By Alex Kimani
The Covid-19 pandemic and the oil crisis have taken a heavy toll on demand for transport fuels such as gasoline and jet fuel leading to severe margin compression for refineries. The situation is not being helped by a cross-section of experts warning that we might already be past peak demand for oil and that ‘Lower Forever’ might be the new norm for oil prices.
Faced with this existential crisis, global refiners are being forced to reinvent themselves in a bid to survive. Some, such as Texas-based Phillips 66 (NYSE:PSX), have started repurposing their refineries to produce renewable fuels as they look to capitalize on a boom in renewable fuels by the aviation industry.
On the opposite end of the spectrum, wily oil and gas executives are betting big on yet another environmental vice: Plastics.
Bloomberg has reported that Asian oil producers have begun to double down on massive integrated refineries capable of converting more than a million barrels of oil per day into petrochemicals, the key building blocks of plastics.
Not surprisingly, China is leading the way again.
Rongsheng Petrochemical Co.’s plant, located on Zhoushan island near Ningbo, will be capable of converting 800,000 barrels of oil per day into petrochemicals when it comes online in 2021 thus making it the world’s biggest oil-to-chemicals complex. There are plans to expand the plant later to handle a staggering 1.2 million barrels, a feat that India’s Oil Corp. plans to match with the Ratnagiri Refinery and Petrochemicals (RRPCL) complex when it comes online in 2023. Interestingly, Saudi Aramco is reportedly planning to take, or has already taken, a stake in both projects.
China plans to add more integrated refineries at Shenghong, Yantai, and Caofeidian with a capacity of 1.6 million barrels a day by 2025. Meanwhile, India’s Reliance Industries Ltd. has been investing aggressively in petrochemicals, having doubled its capacity in the space of just a few years. A flurry of integrated mega-refiners from Asia are expected to come online over the next four years.
Asia’s plastics boom is mainly being driven by regional demand that’s growing even faster than the economy. Unfortunately, the rise of these mammoth integrated refineries could put a lot of smaller refineries, especially in the developed markets, out of business.
Whereas the oil demand outlook remains dire, the petrochemicals and plastics situation appears much brighter.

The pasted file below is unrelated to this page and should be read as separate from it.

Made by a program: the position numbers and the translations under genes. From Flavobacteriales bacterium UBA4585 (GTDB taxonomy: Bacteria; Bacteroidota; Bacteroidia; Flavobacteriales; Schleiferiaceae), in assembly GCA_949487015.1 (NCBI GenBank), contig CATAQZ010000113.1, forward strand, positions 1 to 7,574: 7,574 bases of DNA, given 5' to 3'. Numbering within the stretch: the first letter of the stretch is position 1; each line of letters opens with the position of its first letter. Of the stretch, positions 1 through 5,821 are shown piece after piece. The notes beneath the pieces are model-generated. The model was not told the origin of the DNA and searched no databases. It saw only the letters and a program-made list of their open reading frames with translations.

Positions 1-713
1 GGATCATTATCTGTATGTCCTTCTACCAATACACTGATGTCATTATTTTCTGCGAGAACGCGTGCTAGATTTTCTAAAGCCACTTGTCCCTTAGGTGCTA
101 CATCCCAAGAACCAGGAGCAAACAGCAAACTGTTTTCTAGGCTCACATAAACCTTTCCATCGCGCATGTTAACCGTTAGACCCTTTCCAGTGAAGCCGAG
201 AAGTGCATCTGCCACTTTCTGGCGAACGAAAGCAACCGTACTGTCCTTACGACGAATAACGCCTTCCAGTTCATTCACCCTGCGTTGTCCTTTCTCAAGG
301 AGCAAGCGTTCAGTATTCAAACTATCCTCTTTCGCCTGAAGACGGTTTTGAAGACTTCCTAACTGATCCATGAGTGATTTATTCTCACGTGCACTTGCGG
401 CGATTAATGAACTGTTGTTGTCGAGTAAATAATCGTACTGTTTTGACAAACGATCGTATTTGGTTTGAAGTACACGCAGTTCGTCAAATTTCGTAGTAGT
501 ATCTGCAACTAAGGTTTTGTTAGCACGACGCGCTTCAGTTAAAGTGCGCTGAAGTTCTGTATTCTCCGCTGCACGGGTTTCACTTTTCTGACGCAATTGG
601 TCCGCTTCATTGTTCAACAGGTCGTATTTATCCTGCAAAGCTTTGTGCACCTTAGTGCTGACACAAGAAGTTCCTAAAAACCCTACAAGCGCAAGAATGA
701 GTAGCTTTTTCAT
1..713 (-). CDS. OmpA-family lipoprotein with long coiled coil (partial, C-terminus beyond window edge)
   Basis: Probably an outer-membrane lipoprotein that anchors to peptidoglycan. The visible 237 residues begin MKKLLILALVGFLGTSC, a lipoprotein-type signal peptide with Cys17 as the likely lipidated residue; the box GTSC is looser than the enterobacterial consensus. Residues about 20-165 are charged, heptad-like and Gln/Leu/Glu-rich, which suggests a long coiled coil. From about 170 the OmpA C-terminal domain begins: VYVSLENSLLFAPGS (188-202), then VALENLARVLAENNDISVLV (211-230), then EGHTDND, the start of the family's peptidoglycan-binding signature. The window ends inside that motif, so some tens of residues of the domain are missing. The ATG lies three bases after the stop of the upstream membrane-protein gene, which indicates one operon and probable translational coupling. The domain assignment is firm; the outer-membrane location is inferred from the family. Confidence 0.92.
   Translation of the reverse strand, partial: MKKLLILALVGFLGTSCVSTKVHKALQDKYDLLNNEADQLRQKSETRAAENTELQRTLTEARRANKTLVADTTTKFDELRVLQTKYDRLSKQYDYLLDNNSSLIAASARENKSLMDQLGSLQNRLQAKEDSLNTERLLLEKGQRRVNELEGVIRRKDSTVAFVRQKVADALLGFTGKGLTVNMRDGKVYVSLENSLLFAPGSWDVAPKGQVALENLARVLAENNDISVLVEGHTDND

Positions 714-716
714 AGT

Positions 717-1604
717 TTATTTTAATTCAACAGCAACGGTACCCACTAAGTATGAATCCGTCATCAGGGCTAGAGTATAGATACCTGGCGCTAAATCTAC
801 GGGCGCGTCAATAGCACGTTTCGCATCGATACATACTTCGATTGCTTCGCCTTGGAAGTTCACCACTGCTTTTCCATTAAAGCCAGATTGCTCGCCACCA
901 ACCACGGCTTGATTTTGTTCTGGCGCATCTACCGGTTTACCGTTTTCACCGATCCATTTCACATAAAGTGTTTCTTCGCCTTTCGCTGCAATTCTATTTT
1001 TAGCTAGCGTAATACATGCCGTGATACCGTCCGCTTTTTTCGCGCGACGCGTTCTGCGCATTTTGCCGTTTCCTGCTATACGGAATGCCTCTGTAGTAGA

The International Energy Agency (IEA) has predicted that over the next decade, petrochemicals will account for more than a third of global oil demand growth and nearly half through 2050.
But not everybody will be partaking of the petrochemicals spoils with the lion’s share expected to go to Asian refiners.
According to industry consultant Wood Mackenzie, more than half of the global refining capacity that’s expected to come onstream over the next seven years will be added in Asia. Of these Asian facilities, 70%-80% will be the integrated types focussed on the production of plastics.
According to WoodMac’s research director for Asia Pacific refining, Sushant Gupta, the economics of standalone refineries or even standalone petrochemical plants no longer makes sense.
Unfortunately, it is this very trend that is likely to bankrupt a lot of smaller independent refiners in developed markets. Goldman Sachs’ analyst Nikhil Bhandari has said that intensifying competition by these giant refineries is likely to lead to further margin contraction and eventual closure for smaller refineries in developed markets over the next couple of years.
Whereas Asia’s plastic boom is expected to benefit refiners in the region, the future of the plastics industry in the United States remains shaky at best.
On one hand, President Trump’s recent rollback of tough Obama-era EPA laws as well as a renewed commitment to hygiene during the pandemic has triggered a rebound in sales of previously out-of-favor plastics like polystyrene. Further, the shale boom and low oil prices have led to an overabundance of cheap feedstocks such as oil and natural gas used in the manufacture of plastics.
However, stiff opposition by environmentalists remains a big threat over the industry: Gina McCarthy and Judith Enck, founder of advocacy group Beyond Plastics and former regional administrator for the EPA, have lambasted the manufacturing sector for openly taking advantage of the ongoing health crisis to obtain the sympathy of the powers that be.
Further low energy prices and deep capex cuts have led to prolonged delays for petrochemicals projects in the United States. Case in point is Thailand-based PTT Global Chemical, which announced in May that it would indefinitely delay its plan to build an ethane cracker plant in Ohio, citing uncertainty amid the health crisis while Shell said in March that it was shelving its Pennsylvania project.
Meanwhile, China’s plans to invest $84 billion in plastic and energy investment in West Virginia have yet to materialize in the three years since the promise was made.
Lastly, Democratic presidential candidate Joe Biden is unlikely to be as indulgent with the plastics industry as Trump has been: Biden has already declared that plastics ought to be phased out, meaning aggressive expansion plans such as those by Asian refiners might never see the light of day if he becomes president.